Sunday, February 15, 2009

shepherd, shepherd, leave decoying.

We're at Marion's place again, and two nights ago her daughter Evelyn, who's about six years older than I--the only cousin I hadn't then met--came over, which was really lovely as she is a really nice girl. Mlein also had a friend over from school that afternoon, so it was doubly fun. We visited Linda at her house yesterday morning. Also, we've just decided that although we're leaving here for my uncle Rik's house today, we'll be back for a day later on; and I get to see Sophie and Wim once more this afternoon, which I'm really glad about as I'm seriously going to miss them. The last week has been nice.

A few days ago Sophie got the day off school and we went with our dads by train to Amsterdam. When I say by train, that also means by bus to the station and on the back of a bicycle to the bus--scary the first time, but fun as well! It's so different in Amsterdam to the rest of Holland that I've seen so far, being very much a city; it's very busy, and with trams and cars and especially thousands of bikes whizzing past everywhere the place just buzzes to walk through. There's a lot of history there and it's beautiful, and of course there's a tacky tourist vibe as well. It was only Sophie's second time there, so we found it interesting. It was a long day and a fun one.

The first thing we did was take a canal boat for an hour, looking at much of the city from the water. The boat's captain was good (very Dutch humour and also an amusingly blunt way of talking about things, it was funny), and there really was a lot to see. Next we walked around a bit and ended up spending over an hour in the Anne Frank house; it was so strange to be there, to see footage of those things and realise they happened on the same streets we were walking that day. It's too big a thing to really understand or feel. It was good to go there.

When we came out it was raining, so we went to a café with two little cats in it (sweet!) until it was dry again, then walked around the streets and decided to go to the Rijksmuseum where the Rembrandts and such are. It was really cool to see all that art, especially for real. You do kind of get the impression of the excess and pride of the 'patron' class at that time as well, and some of the attitudes and religious or cultural sentiments of the time become clear through the pictures probably even more than the writings. Of course certain works are beautifully composed and really masterfully painted. We spent a while there. After that we caught the tram back to the train and went home, stopping at a little pubfor dinner on the way, which was cosy and nice as it was quite cold outside and we were all tired. That night Sophie slept over in her room at Wim's house where I'd been sleeping (she's normally at Simone's). The next night she slept over again, after we went out to a Chinese restaurant for our last dinner together; she had an English test the next morning and had to learn two pages of irregular verb forms and also be able to recognise exactly which tense any verb is in, which is very hard, so I tested her for a while and that turned out to be quite funny. She's so nice to hang out with--my cousins are great :)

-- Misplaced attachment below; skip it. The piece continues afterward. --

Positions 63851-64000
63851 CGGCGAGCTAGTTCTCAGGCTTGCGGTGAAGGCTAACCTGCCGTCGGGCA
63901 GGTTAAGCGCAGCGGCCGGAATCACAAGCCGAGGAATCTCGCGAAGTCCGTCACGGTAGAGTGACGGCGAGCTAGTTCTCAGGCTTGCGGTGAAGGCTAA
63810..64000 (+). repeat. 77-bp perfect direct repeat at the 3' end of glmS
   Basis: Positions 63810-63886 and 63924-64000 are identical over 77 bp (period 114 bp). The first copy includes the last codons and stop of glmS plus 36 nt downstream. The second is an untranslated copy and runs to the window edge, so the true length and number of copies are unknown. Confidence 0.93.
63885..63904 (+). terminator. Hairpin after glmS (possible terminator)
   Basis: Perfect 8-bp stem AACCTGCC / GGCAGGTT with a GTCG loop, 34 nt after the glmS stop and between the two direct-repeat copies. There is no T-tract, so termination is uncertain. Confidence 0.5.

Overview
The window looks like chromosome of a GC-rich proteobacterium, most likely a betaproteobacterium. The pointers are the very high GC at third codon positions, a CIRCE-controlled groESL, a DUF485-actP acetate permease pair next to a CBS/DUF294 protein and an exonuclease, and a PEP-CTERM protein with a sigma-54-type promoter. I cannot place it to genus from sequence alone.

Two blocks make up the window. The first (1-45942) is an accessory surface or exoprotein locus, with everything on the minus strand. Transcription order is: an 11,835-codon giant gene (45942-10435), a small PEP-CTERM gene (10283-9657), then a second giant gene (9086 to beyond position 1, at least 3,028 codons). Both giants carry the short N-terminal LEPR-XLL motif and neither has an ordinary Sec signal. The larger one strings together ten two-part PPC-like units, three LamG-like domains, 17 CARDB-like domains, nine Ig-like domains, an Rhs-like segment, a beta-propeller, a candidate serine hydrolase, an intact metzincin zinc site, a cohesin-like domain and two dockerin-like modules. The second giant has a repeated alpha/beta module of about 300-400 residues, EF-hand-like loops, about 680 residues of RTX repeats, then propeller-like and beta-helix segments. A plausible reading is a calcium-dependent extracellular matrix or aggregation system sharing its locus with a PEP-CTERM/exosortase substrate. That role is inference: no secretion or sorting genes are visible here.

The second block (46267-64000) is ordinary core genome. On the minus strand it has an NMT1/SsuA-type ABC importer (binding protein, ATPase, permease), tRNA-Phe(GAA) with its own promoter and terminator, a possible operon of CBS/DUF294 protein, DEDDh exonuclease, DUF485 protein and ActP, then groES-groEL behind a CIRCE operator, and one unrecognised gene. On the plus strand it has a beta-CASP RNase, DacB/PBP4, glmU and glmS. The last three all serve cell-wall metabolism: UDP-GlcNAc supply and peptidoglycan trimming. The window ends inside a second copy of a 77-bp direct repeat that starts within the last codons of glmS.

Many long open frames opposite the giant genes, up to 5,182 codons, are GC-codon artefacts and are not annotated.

At the moment I am sitting in the lounge room, out the window of which I can see a small, distant window on the house behind, obscured a little by smoke from the chimney. For about twenty minutes now two silhouettes, of a girl with long plaited hair and a young boy, have been dancing across the room together--and now with teddy bears above their heads (sometimes flying). It's amusing, and nice.

Last night we went to a Valentijnconcert put on by the choir that Marion conducts, beautiful. It was in a little candlelit hall with stone walls and pretty design, and she arranged it so they sang classical love songs chronologically, composed from the sixteenth to the twentieth century in mostly English and German. The parts sounded lovely, and twice a harpist played a few songs in between the singing. So that was something of a treat.

This afternoon the whole family here is meeting because they waited for us to be here so they could sprinkle Opa's ashes where Oma's were placed; I don't know how I feel about this. We'll have to see.

And then this afternoon we're going to my other uncle and aunt's place, who are the only close relatives I haven't yet met here.

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